Opinion by The Hon Gary Gray, AO MP
Special Minister of State
It was once said that the role of the Australian Public Service was to “to supply honest advice and to carry out honest and fair administration for whatever government or minister it may serve.”
This understanding of the public service is as true today as when former Prime Minister Robert Gordon Menzies made the statement.
In this newspaper (“Crisis of our Civil Service calls for some radical changes”, Friday, September 21) excerpts were published of a speech by Jennifer Westacott, the Chief Executive of the Business Council of Australia, to the Institute of Public Administration Australia. In this speech, Ms Westacott engaged in one of the more egregious examples of false nostalgia the public has seen in recent years.
Her speech continued an ongoing debate about the size of public service in Australia. It dealt with a number of issues, but in particular made two claims that should be rebutted.
First, Ms Westacott made the claim that the government needed to restore independence and control of the public policy agenda to the Australian Public Service. Her concern was that policy was driven by political advisers rather than public servants. She was also concerned that the independence and authority of the Australian Public Service (APS) was being undermined by the lack of tenure for Secretaries of Departments.
Ms Westacott incorrectly believes the APS performs the role of determining the national interest. The government of the day determines what it believes to be the best course for the nation, and has its performance judged at the ballot box. The public service is an important source of advice but it cannot alone determine the path forward, only advise on the possibilities and pitfalls while also carrying out fair and proper administration – a job the APS does, better than any other in the world.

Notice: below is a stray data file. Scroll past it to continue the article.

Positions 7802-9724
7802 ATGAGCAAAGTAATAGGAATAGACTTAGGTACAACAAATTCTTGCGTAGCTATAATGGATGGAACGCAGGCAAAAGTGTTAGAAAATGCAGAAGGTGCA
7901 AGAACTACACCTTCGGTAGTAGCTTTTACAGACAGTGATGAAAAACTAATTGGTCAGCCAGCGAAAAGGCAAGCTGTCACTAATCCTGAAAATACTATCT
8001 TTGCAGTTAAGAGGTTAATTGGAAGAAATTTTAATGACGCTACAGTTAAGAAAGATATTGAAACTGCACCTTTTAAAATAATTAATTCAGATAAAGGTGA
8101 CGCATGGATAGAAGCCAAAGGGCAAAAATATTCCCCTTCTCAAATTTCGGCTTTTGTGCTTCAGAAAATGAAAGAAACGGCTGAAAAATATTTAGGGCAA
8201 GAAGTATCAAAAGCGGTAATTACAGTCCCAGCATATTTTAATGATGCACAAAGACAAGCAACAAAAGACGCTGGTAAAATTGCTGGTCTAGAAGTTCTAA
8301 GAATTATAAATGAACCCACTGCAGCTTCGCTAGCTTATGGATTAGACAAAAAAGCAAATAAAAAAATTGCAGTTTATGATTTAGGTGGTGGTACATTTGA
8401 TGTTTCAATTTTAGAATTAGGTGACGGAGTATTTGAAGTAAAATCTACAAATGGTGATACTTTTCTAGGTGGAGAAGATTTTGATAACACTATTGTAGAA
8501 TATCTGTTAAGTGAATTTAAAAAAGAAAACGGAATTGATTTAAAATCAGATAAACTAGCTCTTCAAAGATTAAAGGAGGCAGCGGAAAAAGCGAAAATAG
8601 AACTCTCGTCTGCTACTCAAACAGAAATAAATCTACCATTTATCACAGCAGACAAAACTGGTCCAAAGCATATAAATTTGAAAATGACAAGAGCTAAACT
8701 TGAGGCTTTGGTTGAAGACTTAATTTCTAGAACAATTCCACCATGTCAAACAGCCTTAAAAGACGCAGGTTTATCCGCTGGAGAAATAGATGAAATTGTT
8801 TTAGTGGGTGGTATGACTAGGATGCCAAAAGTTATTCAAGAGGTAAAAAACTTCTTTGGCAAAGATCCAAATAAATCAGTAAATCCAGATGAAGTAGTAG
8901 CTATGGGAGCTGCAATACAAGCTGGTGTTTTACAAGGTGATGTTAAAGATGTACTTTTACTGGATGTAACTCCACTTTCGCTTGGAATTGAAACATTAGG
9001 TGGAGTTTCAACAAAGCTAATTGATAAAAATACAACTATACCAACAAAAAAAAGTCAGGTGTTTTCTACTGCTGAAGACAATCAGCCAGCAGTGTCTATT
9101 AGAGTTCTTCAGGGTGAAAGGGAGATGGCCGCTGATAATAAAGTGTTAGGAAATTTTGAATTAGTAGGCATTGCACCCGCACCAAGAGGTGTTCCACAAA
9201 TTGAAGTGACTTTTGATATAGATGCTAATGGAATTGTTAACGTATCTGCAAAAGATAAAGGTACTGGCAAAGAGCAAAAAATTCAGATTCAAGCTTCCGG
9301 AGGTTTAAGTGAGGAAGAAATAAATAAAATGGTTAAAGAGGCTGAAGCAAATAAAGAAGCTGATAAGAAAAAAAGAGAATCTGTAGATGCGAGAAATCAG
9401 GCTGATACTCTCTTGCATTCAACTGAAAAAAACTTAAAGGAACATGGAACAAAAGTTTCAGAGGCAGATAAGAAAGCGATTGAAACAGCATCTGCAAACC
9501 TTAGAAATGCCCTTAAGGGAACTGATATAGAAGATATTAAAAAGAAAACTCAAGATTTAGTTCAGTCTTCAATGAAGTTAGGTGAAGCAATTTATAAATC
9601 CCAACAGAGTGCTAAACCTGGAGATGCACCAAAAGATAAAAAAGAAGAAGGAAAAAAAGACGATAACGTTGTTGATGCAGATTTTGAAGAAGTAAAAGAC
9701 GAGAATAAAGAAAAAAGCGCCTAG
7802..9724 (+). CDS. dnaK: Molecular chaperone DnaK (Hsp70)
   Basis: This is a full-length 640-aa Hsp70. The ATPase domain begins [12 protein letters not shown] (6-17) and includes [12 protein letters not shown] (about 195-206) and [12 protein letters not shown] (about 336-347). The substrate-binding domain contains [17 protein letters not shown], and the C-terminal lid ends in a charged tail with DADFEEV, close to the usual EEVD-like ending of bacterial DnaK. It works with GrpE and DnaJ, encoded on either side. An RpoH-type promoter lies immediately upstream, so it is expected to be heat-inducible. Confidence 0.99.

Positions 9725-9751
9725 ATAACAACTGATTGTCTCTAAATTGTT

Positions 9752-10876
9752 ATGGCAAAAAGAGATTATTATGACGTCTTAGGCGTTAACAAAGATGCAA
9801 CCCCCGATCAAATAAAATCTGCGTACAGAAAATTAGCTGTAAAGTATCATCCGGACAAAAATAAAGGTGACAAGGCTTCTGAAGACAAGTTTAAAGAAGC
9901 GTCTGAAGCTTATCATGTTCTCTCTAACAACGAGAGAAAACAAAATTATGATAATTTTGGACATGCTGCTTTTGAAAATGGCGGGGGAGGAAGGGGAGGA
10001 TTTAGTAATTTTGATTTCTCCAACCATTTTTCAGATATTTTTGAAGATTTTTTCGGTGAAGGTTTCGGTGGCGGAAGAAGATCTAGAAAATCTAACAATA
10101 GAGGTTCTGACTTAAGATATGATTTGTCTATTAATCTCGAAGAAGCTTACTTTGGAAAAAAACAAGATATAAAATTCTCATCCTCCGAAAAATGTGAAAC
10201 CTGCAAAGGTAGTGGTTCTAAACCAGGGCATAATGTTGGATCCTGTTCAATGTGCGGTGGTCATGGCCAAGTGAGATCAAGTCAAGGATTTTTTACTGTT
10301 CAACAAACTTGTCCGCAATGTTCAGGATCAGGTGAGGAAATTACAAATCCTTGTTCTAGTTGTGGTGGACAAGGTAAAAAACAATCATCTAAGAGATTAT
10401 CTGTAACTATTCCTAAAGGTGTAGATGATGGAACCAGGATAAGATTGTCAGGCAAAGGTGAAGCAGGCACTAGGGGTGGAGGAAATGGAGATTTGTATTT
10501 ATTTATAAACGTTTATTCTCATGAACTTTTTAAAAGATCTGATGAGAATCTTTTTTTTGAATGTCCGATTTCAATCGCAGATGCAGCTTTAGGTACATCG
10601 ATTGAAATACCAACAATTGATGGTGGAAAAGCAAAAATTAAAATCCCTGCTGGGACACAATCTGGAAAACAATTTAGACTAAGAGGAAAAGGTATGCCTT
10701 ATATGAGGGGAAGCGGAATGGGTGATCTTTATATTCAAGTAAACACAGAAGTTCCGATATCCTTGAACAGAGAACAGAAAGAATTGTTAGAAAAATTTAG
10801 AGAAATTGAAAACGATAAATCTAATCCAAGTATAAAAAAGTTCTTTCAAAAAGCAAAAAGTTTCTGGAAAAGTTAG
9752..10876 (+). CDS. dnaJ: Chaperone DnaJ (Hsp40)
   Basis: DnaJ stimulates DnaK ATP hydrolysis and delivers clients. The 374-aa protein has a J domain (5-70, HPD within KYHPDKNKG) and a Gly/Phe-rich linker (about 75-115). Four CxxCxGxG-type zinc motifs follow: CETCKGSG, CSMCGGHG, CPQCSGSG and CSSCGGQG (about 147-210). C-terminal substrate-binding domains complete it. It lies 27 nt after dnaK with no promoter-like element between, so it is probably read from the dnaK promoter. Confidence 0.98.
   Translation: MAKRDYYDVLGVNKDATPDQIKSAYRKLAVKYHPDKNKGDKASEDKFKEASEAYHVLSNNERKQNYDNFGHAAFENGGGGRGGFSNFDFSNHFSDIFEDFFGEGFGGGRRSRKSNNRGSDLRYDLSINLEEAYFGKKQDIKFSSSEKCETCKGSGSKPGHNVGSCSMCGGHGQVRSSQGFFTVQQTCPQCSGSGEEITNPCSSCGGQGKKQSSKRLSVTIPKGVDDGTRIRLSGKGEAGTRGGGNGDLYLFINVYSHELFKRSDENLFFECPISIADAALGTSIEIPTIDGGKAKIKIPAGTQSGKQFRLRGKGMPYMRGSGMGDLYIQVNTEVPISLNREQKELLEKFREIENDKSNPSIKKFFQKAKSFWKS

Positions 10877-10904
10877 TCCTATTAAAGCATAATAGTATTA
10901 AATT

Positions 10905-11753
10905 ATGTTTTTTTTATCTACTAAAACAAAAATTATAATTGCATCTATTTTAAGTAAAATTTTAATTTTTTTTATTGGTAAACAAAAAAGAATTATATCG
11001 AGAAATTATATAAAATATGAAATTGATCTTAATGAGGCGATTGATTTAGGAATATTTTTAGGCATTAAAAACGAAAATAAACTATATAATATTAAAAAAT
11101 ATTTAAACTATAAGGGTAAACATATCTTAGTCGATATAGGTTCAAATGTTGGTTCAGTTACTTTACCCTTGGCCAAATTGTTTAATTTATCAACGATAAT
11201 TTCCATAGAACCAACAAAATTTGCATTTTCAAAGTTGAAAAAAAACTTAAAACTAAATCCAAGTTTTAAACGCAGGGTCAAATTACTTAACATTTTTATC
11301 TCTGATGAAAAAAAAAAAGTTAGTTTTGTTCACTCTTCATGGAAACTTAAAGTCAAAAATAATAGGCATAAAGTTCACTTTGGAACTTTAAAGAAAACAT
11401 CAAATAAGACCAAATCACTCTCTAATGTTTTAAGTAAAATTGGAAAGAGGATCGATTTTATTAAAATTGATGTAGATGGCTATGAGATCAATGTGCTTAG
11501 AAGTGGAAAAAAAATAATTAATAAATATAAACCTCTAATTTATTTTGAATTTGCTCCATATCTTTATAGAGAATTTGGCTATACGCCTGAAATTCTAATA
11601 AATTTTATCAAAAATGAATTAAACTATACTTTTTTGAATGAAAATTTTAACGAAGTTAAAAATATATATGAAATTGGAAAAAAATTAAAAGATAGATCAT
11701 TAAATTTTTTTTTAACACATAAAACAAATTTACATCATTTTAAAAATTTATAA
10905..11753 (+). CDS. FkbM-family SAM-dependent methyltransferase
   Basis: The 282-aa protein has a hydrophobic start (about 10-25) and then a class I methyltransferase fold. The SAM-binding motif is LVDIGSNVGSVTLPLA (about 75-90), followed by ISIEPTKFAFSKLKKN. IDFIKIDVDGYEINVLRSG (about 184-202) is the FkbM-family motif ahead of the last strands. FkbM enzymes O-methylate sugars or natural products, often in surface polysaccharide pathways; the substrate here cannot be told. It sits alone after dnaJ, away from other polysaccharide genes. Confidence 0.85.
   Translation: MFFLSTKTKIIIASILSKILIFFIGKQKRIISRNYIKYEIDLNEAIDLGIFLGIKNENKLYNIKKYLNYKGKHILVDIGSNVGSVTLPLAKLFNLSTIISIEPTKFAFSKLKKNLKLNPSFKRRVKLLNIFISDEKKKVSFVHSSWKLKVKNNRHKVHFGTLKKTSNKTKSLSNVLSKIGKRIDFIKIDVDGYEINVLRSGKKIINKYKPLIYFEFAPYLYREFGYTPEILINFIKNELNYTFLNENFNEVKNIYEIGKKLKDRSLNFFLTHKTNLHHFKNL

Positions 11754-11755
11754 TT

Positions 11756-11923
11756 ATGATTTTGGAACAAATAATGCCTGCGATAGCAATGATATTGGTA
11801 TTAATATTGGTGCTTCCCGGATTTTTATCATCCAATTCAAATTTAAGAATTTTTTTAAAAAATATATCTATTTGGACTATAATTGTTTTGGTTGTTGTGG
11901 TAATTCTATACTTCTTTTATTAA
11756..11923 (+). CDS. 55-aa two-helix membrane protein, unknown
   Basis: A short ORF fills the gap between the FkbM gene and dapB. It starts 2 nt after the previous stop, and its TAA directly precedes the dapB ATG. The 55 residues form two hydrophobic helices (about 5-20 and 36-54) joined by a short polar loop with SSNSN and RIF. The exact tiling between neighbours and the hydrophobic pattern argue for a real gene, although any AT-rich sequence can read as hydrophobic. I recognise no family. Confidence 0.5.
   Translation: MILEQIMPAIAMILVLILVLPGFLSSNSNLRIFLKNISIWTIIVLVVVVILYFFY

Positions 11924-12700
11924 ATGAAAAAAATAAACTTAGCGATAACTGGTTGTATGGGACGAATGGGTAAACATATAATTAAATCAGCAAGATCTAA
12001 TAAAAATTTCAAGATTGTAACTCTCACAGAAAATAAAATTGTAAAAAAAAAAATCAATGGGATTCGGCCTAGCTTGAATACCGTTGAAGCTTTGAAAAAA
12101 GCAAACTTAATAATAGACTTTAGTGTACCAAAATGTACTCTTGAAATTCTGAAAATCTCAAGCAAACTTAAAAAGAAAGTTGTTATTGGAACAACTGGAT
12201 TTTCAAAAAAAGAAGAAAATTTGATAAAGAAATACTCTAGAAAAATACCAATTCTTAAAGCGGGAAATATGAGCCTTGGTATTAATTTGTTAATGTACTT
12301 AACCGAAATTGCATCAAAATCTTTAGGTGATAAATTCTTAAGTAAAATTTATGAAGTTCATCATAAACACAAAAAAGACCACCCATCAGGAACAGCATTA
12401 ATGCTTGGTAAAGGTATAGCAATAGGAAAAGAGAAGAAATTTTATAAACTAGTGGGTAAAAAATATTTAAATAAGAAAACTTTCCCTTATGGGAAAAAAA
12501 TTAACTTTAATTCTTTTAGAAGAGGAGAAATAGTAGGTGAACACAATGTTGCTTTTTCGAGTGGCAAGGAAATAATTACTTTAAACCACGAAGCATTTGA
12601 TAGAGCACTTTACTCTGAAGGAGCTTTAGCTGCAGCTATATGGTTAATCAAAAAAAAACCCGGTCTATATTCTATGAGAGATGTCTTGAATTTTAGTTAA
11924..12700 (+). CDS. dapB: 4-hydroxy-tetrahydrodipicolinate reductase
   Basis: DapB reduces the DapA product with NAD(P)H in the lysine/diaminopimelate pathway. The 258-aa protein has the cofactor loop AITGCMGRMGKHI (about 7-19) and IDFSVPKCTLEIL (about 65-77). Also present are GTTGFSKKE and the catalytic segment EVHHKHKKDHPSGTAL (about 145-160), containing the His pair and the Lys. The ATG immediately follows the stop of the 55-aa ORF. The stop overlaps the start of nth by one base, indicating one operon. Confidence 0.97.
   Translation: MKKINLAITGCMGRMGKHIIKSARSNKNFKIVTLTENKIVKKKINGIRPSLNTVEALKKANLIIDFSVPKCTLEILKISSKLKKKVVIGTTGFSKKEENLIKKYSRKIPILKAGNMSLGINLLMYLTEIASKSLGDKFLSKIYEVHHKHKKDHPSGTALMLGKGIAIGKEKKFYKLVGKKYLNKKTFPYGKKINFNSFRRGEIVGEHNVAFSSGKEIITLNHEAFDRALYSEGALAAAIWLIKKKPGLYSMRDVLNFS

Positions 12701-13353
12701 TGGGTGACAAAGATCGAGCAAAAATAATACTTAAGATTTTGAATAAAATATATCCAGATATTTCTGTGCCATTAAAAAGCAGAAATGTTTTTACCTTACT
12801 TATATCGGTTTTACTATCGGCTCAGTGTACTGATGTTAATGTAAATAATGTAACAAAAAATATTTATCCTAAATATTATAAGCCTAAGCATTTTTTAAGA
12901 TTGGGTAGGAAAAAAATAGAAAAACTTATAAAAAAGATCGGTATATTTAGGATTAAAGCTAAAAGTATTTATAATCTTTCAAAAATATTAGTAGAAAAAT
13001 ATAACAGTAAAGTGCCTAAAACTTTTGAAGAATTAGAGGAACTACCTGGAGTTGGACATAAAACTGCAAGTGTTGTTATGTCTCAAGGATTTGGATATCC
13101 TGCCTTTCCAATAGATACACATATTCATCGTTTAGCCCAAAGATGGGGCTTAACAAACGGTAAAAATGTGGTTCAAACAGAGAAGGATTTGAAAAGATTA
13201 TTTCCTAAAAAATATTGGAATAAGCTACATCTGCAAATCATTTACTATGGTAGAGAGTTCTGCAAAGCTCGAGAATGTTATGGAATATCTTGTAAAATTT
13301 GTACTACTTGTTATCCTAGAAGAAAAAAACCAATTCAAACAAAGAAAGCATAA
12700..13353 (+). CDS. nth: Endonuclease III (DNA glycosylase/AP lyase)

It may interest Ms Westacott to know that it was this Government that established a Ministerial Staff Code of Conduct, a Code that restored long-standing conventions regarding the appropriate role for ministerial staff.
Most notably for Ms Westacott, this code states “that ministerial staff do not have the power to direct APS employees in their own right and that APS employees are not subject to their direction”, and further adds “that executive decisions are the preserve of Ministers and public servants and not ministerial staff acting in their own right.” This code of conduct has been in place for more than four years.
Ms Westacott should also note that a current Bill to amend the Public Service Act, which has passed unopposed through the House of Representatives, includes amendments that require the appointment and termination of appointment of Secretaries by the Governor-General, on the recommendation of the Prime Minister.
This restores the operation of the Act to the arrangements that delivered great public servants like HC “Nugget” Coombs and Sir Arthur Tange. When these amendments are law, Departmental Secretaries will be employed for five year terms unless they request otherwise, perhaps not restoring the ‘tenure’ that Ms Westacott hopes for, but separating their appointment from the election cycle and reinforcing the long term stewardship role of Secretaries.